That seems pretty all-inclusive. The emphasis is mine, by the way, but it seems to point out the scope of the loss.
    The judge also said, "From 1983 onward, distribution in consumer channels was reduced significantly. Eventually, in 1984, Kodak decided to pull out of the amateur market completely."
    He's either telling the truth or lying. If he's lying, I'd say "take it up with him" and once again, "don't shoot the messenger" (that would be me ;)
    But if he's telling the truth, then Kodak had taken a beating on instant photograph, and had made the decision to bail out of the field.
    The judge's statement is pretty clear and unambiguous, and it really does boil down to him either telling the truth or telling a lie.
    And about the peel-apart technology, Kodak did indeed sell a peel-apart instant product. I've got a box of it sitting on my shelf. It's called "Ektaflex." A nice concept, that was sadly discontinued. (You'll hear words like that in regard to many Kodak products by the way.)
    I'll wrap up with a question: why do you seem so hostile to me? You seem to personalize a lot of what I've posted -- a LOT of it -- and really laid into me with a vengeance, trying to prove me a liar, or "wrong", and nearly every one of your recent posts to me has had a "there, I TOLD you so!" zinger in it -- even when you've been mistaken.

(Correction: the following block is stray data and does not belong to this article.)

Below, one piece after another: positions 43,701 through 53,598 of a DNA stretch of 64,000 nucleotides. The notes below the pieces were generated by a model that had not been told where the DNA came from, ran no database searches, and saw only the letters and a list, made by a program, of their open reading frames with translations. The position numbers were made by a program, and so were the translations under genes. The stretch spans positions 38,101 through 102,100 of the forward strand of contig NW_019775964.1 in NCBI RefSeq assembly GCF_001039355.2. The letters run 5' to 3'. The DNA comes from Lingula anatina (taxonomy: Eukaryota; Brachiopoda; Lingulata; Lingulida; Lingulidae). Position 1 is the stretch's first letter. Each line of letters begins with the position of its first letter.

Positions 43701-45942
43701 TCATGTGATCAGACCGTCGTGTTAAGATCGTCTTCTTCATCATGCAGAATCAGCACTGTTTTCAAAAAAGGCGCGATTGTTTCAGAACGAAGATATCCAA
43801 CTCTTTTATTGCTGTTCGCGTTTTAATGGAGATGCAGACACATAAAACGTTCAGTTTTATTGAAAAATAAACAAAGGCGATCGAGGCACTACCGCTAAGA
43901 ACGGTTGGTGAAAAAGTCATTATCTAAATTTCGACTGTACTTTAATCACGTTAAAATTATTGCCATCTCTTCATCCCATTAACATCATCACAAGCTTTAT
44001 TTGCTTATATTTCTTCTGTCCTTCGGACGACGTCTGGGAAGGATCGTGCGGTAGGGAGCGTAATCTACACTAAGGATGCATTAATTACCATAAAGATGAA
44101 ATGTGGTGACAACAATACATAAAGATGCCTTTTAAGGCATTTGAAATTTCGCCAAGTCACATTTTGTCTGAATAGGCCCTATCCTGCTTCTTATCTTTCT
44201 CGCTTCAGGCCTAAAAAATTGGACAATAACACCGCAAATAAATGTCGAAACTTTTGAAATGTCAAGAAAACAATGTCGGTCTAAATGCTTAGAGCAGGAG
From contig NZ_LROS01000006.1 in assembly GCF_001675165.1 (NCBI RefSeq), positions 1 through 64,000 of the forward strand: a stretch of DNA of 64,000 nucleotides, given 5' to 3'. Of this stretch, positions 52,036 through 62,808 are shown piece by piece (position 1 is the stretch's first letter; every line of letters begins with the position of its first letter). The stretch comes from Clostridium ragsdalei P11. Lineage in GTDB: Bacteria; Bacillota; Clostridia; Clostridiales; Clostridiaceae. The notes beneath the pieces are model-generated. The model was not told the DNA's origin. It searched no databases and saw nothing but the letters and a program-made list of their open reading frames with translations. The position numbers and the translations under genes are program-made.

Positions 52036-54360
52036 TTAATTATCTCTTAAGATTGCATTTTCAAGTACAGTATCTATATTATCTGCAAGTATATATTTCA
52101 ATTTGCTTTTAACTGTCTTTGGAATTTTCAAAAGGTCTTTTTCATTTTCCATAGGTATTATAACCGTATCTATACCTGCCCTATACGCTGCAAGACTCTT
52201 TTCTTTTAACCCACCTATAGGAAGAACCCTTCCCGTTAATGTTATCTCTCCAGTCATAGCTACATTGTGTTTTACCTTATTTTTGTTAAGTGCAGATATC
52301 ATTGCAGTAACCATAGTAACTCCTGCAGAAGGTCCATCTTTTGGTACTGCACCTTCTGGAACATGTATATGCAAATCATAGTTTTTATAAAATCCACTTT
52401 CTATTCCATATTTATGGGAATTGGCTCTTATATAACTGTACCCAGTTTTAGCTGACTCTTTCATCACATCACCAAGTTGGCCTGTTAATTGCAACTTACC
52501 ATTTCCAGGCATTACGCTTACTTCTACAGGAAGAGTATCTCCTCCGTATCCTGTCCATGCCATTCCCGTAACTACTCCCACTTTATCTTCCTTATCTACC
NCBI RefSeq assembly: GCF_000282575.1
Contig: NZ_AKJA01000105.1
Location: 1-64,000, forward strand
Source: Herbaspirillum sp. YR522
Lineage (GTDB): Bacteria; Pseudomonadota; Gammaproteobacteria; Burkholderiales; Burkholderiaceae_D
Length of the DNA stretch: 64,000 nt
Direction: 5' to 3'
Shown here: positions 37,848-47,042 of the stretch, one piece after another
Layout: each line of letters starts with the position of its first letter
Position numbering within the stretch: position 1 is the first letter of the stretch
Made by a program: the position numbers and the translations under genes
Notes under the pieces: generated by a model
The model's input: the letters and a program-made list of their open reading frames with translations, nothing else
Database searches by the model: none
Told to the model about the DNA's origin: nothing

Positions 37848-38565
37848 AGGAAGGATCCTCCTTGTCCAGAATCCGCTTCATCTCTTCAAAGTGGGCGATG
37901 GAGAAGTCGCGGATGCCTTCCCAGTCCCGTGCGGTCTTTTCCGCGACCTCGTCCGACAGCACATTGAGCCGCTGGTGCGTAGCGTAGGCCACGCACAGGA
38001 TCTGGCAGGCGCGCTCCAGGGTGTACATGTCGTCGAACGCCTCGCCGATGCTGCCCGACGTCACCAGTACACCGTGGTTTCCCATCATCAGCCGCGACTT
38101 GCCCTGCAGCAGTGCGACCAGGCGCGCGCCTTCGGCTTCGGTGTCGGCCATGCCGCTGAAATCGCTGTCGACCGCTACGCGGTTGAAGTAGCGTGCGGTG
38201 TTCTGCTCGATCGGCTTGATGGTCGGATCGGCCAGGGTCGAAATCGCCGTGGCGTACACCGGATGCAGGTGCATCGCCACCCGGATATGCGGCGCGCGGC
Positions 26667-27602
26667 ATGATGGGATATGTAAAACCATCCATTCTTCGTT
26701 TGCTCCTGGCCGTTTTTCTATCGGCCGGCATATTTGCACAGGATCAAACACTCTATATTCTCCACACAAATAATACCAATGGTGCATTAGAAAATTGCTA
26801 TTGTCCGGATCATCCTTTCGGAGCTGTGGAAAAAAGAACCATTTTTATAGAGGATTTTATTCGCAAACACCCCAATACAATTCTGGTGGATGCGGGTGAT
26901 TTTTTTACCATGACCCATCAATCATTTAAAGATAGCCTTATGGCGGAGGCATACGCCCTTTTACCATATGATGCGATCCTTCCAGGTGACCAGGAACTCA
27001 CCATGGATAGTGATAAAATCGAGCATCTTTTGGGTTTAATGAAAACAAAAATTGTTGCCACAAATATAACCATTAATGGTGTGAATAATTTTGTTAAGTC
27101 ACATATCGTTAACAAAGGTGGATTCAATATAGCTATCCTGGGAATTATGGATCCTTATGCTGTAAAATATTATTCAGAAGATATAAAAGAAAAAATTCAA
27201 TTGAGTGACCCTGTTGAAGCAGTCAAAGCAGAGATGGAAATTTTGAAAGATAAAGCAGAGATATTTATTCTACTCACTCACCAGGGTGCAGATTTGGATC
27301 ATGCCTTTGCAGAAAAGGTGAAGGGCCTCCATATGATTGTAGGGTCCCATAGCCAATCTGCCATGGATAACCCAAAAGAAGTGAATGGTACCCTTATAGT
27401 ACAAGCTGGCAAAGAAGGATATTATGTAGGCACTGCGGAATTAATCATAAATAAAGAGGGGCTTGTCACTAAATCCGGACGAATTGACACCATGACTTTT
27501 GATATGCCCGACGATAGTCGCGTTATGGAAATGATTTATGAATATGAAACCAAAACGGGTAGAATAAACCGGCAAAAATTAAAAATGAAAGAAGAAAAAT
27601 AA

I am not the enemy.
    If anything, I am an ally who is taking a terrific dose of "friendly fire".
    If you will look over my posts, you will find that most of the time what I have said has been in support of you, and your posts. In those recent incidents in which you have opted to disagree with me, you have done so without attempting to "disagree without being disagreeable", and I am at a loss to understand why, inasmuch as I have not been attacking YOU.
  12. Reuben;

    Lets set the record straight. I am not hostile to you. I am just trying to get information out there from an inside POV. Thats all.